The long-awaited film adaptation of DC's Wonder Woman hits theaters on June 2. As the character has been around since the 1940s, the original source material is predictably chock-full of various characters, storylines, and all kinds of other information that can seem intimidating to get through. Don't quite know where to begin? If you want to brush up on your Wonder Woman knowledge before catching the movie this Summer, here are some highlights from the comics.
Wonder Woman's classic origin story is heavily rooted in Greek mythology. She is the daughter of Hippolyta, Queen of an Amazon-occupied island called Themyscria (or, earlier on, Paradise Island). Hippolyta, who wishes for a child, forms her out of clay from the shores. The gods of Olympus then bring the clay to life as Diana and bless her with gifts, such as beauty, strength, wisdom, speed, and flight. Her superhuman abilities assist her in her role as an emissary in Man's World. In the New 52 reboot (DC's 2011 relaunch) and the DC Extended Universe, Diana is not created from clay. Instead, she is the daughter of Hippolyta and Zeus, making her a demigod.
Wonder Woman goes head-to-head with several enemies in the comics. Among the most notorious is Circe, a powerful witch and sorceress who's based on her namesake in Greek mythology. Notably, she sets up the War of the Gods, an epic war between numerous pantheons. Another one of Wonder Woman's well-known adversaries is Cheetah. Several people have donned this title, but the most prominent is possibly Barbara Ann Minerva, an archaeologist who gains an interest in besting Wonder Woman in battle after a failed attempt to take the hero's Lasso of Truth. Wonder Woman has also fought Ares (yes, the God of War), a misogynistic occultist called Doctor Psycho, and the size-manipulating Giganta.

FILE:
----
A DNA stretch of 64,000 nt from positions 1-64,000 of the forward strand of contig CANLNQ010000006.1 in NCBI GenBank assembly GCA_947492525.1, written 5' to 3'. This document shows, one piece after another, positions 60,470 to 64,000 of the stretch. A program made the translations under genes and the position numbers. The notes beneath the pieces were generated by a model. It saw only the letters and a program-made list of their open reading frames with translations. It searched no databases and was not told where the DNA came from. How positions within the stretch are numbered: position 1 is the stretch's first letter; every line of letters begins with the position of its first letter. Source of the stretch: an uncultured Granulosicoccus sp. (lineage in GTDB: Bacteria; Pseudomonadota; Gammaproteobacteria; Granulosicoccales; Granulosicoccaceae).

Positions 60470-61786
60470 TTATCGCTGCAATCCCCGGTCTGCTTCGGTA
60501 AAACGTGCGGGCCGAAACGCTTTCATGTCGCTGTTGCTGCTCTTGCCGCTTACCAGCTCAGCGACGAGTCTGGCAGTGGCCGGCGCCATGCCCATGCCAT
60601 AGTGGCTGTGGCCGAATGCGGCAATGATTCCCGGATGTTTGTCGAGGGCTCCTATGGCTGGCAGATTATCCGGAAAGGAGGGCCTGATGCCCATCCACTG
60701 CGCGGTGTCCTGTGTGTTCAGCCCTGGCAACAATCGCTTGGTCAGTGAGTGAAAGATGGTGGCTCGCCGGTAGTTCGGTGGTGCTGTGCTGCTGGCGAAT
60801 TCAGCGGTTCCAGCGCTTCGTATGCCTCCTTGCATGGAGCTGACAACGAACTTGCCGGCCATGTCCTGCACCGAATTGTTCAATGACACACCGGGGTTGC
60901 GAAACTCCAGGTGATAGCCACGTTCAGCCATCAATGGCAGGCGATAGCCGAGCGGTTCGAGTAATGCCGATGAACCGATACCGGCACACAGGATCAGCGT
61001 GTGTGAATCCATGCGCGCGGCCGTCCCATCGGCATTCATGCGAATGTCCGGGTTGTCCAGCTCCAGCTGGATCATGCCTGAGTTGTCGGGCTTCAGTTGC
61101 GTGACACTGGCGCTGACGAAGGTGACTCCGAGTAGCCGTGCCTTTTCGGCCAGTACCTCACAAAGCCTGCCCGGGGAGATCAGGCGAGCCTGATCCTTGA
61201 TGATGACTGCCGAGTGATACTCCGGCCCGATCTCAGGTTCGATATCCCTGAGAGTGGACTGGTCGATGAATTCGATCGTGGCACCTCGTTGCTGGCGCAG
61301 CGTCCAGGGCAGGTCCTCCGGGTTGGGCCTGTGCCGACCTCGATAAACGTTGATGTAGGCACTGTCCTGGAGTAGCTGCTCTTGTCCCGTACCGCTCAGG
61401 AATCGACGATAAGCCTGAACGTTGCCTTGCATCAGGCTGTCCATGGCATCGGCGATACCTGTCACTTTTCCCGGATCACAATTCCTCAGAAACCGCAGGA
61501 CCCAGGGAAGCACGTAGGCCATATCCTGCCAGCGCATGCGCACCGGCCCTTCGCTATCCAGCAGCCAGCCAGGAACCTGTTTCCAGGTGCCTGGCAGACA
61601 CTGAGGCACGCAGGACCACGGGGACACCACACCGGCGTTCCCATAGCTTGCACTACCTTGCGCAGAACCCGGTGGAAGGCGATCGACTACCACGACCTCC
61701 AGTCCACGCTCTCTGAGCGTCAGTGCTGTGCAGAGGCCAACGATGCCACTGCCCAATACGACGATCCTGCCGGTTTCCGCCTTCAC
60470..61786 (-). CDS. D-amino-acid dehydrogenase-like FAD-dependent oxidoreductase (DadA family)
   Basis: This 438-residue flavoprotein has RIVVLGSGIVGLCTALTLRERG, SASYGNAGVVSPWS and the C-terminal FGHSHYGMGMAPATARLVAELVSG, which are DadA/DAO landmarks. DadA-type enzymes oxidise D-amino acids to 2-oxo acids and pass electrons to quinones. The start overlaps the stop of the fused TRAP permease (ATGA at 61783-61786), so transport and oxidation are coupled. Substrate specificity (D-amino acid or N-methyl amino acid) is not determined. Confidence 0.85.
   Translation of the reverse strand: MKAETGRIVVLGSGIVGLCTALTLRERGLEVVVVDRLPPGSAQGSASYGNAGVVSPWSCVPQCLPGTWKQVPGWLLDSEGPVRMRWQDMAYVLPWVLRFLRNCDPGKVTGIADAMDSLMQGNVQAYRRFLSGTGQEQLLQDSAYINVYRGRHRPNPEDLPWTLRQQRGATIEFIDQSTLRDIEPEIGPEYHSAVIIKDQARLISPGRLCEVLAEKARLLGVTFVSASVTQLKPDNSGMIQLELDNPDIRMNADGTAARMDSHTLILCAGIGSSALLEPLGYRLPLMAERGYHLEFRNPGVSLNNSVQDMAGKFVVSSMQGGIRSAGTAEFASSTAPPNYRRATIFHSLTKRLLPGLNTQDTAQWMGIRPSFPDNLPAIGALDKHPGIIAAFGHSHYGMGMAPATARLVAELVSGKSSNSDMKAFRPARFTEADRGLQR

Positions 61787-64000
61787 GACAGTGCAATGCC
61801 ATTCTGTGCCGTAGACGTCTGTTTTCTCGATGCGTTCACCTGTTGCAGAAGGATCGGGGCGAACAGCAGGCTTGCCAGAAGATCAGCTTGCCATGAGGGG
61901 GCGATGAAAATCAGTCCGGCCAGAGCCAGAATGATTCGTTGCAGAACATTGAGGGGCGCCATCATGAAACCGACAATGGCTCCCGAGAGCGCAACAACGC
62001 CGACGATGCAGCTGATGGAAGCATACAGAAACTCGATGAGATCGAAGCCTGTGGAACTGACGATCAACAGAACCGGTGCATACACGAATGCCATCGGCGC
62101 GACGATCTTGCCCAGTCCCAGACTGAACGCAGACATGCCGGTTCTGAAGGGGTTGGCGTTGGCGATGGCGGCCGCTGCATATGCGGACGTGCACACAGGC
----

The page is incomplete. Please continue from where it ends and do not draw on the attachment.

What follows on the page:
Though Wonder Woman has quite a few love interests over the years, her most notable one is Steve Trevor. He originally debuts as the first man she ever meets, after his plane crashes on her island during World War II. She nurses him back to health, falls in love with him, and easily wins a competition to escort him back to Man's World (aka Earth) and assist in the country's battles. Other iterations of Steve remove his romantic relationship with Wonder Woman, but fans are still very familiar with it. In fact, Chris Pine is playing him in the film. Other than that, Wonder Woman also has trysts with characters including Nemesis, Aquaman, and Superman.
Wonder Woman starts off as a member of the Justice Society of America — though she mostly appears as the team's secretary and doesn't get in on the action much until later on. She's more famously a part of the Justice League of America, a superhero team consisting of several heroes like Batman, Superman, Aquaman, and the Flash. The JLA has undergone tons of changes to its origin story, but Wonder Woman is almost always a founding member.